Jim and I had a helluva lot of fun seeing the Queen biopic Bohemian Rhapsody tonight, starring Rami Malek. It’s getting mixed reviews, but we’re struggling to understand why. Malek does an incredible job embodying the greatest rock band front man of all time, the soundtrack is just literally all of the greatest Queen hits, so what’s not to like? Unless the movie tells just truly egregious and hateful lies about Mr. Mercury, which we’re not in a position to verify, or the justifiable suspicion around the film’s director is souring people’s opinion on it, we can’t see much not to like.Freddie Mercury is front and center of the stage as he should be, but it does a great job of highlighting the incredible talents and creativity of Brian May, John Deacon, and Roger Taylor as well.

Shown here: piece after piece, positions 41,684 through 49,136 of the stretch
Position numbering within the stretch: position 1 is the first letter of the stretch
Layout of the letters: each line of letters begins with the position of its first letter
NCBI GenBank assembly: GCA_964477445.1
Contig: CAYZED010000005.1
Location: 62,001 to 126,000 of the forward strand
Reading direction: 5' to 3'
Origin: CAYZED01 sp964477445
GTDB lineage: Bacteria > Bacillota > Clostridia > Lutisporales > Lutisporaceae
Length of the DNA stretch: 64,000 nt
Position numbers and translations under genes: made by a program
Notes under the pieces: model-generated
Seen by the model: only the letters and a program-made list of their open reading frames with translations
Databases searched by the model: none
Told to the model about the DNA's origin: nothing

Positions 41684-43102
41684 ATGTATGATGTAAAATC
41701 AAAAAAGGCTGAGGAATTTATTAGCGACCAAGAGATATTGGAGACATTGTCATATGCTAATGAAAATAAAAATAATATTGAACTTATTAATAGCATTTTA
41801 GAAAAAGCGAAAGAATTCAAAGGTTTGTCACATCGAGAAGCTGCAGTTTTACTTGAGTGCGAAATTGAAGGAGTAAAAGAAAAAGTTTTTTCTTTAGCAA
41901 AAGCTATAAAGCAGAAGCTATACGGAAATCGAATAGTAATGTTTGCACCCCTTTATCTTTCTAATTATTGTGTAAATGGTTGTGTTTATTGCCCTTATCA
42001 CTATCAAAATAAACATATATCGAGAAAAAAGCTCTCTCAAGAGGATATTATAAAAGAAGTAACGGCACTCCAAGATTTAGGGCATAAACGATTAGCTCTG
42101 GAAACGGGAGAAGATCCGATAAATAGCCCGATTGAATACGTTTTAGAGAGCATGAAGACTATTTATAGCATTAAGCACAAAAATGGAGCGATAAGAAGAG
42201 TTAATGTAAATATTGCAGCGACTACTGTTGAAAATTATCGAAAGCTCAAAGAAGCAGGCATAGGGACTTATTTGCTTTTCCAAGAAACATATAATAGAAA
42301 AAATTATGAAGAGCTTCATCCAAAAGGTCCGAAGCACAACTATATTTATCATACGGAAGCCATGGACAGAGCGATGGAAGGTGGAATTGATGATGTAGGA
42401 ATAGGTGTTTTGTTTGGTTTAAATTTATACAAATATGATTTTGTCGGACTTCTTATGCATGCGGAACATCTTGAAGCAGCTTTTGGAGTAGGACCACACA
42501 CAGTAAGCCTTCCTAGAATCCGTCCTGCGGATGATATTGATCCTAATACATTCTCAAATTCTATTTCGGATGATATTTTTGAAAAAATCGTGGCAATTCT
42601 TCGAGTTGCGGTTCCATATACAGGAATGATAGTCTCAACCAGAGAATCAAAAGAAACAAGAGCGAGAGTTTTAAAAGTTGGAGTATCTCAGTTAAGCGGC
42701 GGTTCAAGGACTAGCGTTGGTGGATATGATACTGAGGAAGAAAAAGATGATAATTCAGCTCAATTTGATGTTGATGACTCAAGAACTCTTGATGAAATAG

Jim and A.Ron went to see Bad Times at the El Royale and give it mixed reviews. Writer/Director Drew Goddard throws a lot of slow, character and dialog driven set pieces at the audience, mixed up and out of order, until finishing the movie with a spasm of violence and action. Jim enjoyed the performances and the movie held his interest throughout, whereas I thought the ending didn’t do enough to justify the other two hours, and thought a lot of the characters were pretty thin for a dialog and character driven movie. But the film is stylish and slick enough that perhaps you’ll be able to forgive it’s flaws?
Mandy is a film by Panos Cosmatos starring Nick Cage. It is both a slow burn, 70’s style horror film dipped in acid, and a gonzo Nick Cage action film. It continually suffers from being torn in these two very different directions. A.Ron dug it, Jim wants nothing to do with it. This film boasts near universal acclaim on Rotten Tomatoes and yet is a tough one to wholeheartedly recommend. Please enjoy our spoiler free review and discussion of new trailers and upcoming films, but if you want to hear Jim and I argue about Mandy’s merits, you’ll have to be a Club Member!